One of the most devastating realizations about HIV/AIDS is that once you’re infected there is no cure, only treatments and medications to help prolong your life. However, a case involving a two year old born with HIV may be the key to unlocking a cure for thousands affected by this disease. According to Black Media Scoop, a Mississippi baby born with HIV, who is now almost three years old, appears to have been cured through a vigorous treatment plan from doctors. The child’s doctors reported that the toddler has been off his medication about a year and has no traces of the virus inside him.
Black Media Scoop reported that the child’s mother had no prenatal care and that a test determined she was HIV positive while she was in labor. Usually, when doctors discover a mother has the disease, they give the newborn small doses of medication to help prevent HIV from taking root. Luckily for the child, the rural hospital it was born at didn’t have the proper medication so they sent it to a bigger hospital, Gay’s Medical Center, that gave the child large amounts of treatment.
BMS reported that the news of a cure came at a prominent AIDS meeting in Atlanta, GA last week. While there is no way to predict if the child will stay healthy, doctors say there are only traces of the illness left and that would mean that this two year old is the the second recorded cure for HIV/AIDS. Timothy Ray Brown, of San Fransisco, was the first recorded cure. He had a special bone marrow transplant done five years ago and has been off his medication ever since.
As reported by Black Media Scoop:
You could call this about as close to a cure, if not a cure, that we’ve seen,’ Dr. Anthony Fauci of the National Institutes of Health said. A doctor gave this baby faster and stronger treatment than is usual, starting a three-drug infusion within 30 hours of birth. That was before tests confirmed the infant was infected and not just at risk from a mother whose HIV wasn’t diagnosed until she was in labor.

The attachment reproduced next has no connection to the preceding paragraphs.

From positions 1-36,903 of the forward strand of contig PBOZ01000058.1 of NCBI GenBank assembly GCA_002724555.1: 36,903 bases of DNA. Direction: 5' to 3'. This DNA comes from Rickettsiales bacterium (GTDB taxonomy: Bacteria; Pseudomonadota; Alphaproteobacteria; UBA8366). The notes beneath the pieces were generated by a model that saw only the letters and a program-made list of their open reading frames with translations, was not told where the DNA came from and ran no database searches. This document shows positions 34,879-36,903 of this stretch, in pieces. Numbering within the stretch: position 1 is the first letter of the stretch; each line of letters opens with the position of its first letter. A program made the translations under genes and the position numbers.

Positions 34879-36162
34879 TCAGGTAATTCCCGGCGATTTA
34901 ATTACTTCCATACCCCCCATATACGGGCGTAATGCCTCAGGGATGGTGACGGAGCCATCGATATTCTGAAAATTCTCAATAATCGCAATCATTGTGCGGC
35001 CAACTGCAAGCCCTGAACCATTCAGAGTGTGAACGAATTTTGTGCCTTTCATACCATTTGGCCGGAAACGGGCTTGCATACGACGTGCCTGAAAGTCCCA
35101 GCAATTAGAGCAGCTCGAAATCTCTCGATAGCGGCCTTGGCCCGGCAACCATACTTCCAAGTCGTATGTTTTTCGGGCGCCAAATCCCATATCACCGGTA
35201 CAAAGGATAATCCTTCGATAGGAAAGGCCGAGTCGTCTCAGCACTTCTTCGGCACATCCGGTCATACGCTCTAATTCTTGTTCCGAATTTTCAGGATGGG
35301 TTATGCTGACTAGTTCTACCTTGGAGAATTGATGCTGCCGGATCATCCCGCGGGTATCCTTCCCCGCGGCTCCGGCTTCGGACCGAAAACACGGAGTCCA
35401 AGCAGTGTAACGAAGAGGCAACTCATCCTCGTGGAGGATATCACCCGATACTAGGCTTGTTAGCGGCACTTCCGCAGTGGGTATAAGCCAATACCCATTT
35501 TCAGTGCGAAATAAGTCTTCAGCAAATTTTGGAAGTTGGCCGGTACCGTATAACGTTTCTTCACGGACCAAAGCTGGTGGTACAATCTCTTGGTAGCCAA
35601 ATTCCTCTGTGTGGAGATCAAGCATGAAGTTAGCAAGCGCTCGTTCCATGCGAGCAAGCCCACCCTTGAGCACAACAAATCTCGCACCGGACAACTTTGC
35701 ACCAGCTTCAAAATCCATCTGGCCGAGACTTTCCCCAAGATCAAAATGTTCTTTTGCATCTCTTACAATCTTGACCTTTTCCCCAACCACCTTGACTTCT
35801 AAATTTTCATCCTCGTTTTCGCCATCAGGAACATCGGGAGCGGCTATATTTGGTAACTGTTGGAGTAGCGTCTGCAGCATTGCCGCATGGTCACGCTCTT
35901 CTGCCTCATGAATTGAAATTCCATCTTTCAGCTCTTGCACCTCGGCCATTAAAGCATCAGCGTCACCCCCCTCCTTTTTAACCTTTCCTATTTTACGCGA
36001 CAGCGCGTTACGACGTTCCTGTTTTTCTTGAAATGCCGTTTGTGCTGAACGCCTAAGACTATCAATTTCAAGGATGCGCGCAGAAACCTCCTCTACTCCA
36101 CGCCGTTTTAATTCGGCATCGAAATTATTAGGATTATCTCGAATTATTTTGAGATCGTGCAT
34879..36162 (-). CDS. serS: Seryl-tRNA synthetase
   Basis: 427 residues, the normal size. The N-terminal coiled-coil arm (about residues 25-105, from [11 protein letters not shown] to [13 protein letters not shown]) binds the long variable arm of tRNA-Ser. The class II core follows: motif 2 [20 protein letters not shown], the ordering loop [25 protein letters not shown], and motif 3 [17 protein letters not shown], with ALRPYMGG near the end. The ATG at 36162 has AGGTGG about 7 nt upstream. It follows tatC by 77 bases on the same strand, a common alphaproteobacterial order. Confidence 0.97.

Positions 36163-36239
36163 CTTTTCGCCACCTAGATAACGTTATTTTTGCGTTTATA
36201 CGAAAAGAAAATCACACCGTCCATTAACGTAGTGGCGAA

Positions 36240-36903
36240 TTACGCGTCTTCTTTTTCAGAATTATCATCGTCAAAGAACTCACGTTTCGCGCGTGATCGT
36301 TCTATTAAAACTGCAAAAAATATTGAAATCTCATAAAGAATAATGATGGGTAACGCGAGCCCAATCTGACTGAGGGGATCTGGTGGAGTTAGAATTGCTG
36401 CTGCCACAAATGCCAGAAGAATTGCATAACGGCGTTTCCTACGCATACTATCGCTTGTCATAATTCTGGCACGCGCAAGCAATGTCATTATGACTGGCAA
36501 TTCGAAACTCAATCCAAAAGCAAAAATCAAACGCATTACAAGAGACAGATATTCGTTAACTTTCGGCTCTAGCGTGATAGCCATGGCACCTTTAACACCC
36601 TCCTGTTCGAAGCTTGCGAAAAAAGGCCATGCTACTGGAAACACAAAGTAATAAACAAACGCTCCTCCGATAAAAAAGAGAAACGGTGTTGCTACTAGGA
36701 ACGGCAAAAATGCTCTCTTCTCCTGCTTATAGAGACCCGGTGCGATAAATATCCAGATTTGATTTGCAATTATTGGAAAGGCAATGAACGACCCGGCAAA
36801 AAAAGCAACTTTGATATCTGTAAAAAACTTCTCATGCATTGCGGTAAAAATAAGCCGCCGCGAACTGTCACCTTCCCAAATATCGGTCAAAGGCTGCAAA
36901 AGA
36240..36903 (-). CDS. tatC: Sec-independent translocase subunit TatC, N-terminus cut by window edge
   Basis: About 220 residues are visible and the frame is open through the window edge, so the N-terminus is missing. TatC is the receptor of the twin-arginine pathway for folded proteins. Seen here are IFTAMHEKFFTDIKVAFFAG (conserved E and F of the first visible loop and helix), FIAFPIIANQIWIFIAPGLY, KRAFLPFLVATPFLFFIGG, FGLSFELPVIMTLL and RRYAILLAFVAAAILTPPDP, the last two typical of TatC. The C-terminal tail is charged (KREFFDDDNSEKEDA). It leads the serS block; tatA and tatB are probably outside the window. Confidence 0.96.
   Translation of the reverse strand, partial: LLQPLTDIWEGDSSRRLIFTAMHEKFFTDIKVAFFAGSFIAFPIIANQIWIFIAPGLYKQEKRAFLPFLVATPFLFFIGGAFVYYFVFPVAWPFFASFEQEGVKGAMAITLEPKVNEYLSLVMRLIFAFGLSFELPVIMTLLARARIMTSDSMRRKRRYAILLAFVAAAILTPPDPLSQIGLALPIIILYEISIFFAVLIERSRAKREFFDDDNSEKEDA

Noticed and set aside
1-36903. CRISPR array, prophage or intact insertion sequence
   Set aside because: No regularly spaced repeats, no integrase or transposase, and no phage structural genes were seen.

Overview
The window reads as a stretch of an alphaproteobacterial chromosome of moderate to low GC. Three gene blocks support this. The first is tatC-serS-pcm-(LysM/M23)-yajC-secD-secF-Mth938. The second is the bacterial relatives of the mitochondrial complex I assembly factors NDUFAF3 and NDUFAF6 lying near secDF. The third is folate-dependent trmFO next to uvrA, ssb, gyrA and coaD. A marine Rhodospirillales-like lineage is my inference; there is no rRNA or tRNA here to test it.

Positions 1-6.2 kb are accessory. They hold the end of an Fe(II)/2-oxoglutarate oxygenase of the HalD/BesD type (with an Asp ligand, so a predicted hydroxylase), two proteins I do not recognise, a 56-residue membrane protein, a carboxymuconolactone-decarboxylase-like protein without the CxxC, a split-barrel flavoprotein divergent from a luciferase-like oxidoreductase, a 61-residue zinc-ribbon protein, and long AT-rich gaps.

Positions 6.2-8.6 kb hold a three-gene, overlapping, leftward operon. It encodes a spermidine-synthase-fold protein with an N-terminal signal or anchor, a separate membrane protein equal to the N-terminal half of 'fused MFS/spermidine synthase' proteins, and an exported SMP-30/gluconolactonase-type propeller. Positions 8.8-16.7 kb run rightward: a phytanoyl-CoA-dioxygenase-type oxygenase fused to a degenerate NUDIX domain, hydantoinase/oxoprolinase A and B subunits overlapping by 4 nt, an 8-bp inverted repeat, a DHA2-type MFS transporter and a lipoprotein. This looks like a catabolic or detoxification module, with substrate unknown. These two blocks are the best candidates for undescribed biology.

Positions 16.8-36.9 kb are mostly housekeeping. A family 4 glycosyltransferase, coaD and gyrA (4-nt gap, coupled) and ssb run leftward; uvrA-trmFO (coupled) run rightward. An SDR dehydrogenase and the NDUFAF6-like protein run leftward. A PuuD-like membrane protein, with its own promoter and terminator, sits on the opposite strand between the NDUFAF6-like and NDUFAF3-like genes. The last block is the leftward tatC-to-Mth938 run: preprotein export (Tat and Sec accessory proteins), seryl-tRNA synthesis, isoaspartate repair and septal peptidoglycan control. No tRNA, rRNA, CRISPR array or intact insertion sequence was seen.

According to BMS, the child’s treatment that began at birth, eliminated “HIV in the baby’s blood before it could form hideouts in the body”. Dr. Deborah Persaud of Johns Hopkins Children’s Center, stated that these hideouts normally, reinfect themselves at alarming rates once a patient stops treatment. Her next plan of action is to “prove that, with more aggressive treatment of other high-risk babies, maybe we’ll be able to block this reservoir seeding,”Persaud said.
Doctors involved with the case say they can’t guarantee a cure for all HIV/AIDS positive babies but that they can grantee to prevent transmission of the disease through preventative testing. BMS also reported that the Mississippi toddler case suggests that there maybe “different cures for different populations of HIV-infected people” and that scientists should re-evaluate children’s cases and possible cures reported during the 90s that were dismissed.
To add to this good news, the child reportedly stopped treatment at 18 months. BMS reported that when the family and the child came back several moths later, hospital tests determined that there were still no remnants of the disease in the child’s blood.
As of now, the child is still HIV free and gets a check-up every few months to ensure the virus doesn’t return.
HIV/AIDS affects thousands of people globally. If this new strategy of treatment proves to work continuously, we should expect those numbers to decrease greatly.